Desmond Insurance Blog
Consider this real incident. Once, during a party that involved minors drinking alcohol, one guest was shot and killed when a gun, being played with by its owner (another party attendee), went off. The parents of the deceased sued the parents of the gun handler. The latter requested coverage from their homeowner insurance company. The company denied coverage and, later, a court ruled that no obligation existed under the insurance policy. The company was released from the lawsuit.
Homeowners coverage, like other insurance policies, is intended to protect against accidental losses. Often, accidental losses can be readily determined, but incidents involving firearms are complicated. When one person injures another, both the act and the intent are considerations of whether an incident is an accident. In the shooting incident mentioned above, it was determined that the gun handler was guilty of negligently handling the gun and was jailed. Since a court determined the incident was a crime, it did not qualify as an accident. A loss caused by a crime is ineligible for coverage.
When a loss involves firearms, it is often treated far differently than other circumstances. Consider the following:
Jim is hosting a party at his house for a bunch of high school friends, and Fran is one of the persons attending it. Jim, well known to his friends as the group’s clown, is fooling around with an item. Fran, who is nearby, is seriously injured. Later, Fran’s family sues Jim’s parents, and they file the lawsuit with their insurance company.
Scenario one – Jim recently became interested in tennis. He brings out a very expensive tennis racket he just received. Jim brags about how light and powerful it is and demonstrates strokes. When he demonstrates a backhand, Fran is passing behind him, and she is hit, suffering a broken nose and several shattered teeth!
Scenario two – Jim recently became interested in firearms. He brings out a very expensive pistol he just received. He brags about how light and powerful it is and demonstrates how it is supposed to be handled. When he demonstrates how to aim it, the gun fires and Fran is struck. The bullet hits and fractures her shoulder.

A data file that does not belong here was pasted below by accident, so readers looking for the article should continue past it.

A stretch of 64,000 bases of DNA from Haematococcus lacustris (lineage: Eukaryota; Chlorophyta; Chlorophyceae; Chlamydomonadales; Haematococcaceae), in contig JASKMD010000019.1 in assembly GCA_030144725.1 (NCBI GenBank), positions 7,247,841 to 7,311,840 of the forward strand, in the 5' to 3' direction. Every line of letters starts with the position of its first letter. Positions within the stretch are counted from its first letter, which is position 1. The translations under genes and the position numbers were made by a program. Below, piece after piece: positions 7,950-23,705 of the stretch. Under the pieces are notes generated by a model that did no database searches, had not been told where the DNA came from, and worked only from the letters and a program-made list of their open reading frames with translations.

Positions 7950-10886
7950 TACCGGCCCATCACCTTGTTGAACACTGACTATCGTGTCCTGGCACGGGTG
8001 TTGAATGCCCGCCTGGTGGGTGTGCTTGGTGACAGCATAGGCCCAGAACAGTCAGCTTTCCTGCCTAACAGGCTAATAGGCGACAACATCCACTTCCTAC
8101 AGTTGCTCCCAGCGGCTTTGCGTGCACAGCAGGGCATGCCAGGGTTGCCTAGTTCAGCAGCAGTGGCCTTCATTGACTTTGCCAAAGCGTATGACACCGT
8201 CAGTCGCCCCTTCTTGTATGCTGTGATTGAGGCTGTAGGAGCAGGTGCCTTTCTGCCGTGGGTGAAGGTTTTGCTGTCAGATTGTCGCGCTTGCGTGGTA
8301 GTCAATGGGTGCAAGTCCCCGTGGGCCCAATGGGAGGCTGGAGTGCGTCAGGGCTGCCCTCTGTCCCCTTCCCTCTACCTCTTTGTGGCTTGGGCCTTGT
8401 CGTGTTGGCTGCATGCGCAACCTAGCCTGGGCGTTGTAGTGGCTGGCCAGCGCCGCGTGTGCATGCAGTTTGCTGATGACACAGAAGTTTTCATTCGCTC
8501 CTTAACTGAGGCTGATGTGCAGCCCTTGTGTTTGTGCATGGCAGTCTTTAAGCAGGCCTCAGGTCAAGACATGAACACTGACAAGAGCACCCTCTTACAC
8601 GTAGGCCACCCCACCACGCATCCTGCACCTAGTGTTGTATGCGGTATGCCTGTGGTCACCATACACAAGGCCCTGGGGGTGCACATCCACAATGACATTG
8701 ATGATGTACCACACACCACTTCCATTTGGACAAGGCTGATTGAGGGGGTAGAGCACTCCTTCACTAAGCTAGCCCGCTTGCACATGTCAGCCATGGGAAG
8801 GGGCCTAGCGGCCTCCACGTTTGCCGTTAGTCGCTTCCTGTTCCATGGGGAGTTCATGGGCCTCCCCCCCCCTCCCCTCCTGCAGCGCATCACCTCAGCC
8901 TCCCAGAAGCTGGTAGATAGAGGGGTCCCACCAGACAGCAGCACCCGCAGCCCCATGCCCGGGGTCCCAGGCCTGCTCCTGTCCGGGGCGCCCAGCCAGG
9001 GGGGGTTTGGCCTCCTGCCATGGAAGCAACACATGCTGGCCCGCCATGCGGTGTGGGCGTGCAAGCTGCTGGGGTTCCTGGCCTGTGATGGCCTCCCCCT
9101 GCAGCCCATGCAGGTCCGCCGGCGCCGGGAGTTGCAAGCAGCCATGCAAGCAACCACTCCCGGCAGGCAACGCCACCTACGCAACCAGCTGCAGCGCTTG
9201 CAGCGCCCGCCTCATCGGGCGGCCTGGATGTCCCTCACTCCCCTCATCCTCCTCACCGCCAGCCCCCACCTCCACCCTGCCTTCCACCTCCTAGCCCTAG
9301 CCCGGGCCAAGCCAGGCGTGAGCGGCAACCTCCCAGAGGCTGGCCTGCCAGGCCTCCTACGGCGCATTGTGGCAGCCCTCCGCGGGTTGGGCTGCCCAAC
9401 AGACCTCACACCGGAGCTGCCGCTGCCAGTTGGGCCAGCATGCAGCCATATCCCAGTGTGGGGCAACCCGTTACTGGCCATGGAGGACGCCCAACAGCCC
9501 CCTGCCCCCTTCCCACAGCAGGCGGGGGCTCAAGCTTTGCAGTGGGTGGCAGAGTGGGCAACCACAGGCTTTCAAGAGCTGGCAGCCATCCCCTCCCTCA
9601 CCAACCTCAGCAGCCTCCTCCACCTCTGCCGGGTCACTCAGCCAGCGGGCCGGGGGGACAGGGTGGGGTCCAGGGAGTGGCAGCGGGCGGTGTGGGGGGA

In both scenarios, the injuries are a result of Jim’s immature and careless action. In both situations, no harm was intended. In both instances, Fran is seriously injured. In all likelihood, the losses will not be handled similarly. A tennis racket is a piece of equipment that is intended to be used for a particular sport. It is used for hitting tennis balls and other uses are considered unusual and, for the most part, not dangerous. This loss has a very high chance of being treated as an accident.
A gun is a weapon. It is used for both defensive and offensive purposes and, by nature, is capable of extremely serious, often deadly harm. It is considered to be a dangerous instrument. Therefore, the stakes are far higher whenever a gun or other firearm causes a loss. In many instances, even when harming another party is completely unintended, acts involving firearms also involve far more accountability and may not be classified as accidental. In the shooting scenario, the chance is very high that the loss would be denied.
Because of the danger inherent in guns, it’s important to be aware that losses involving them are often ineligible for insurance protection. That makes it critical that their ownership be treated seriously and every possible precaution against unintended injury be taken.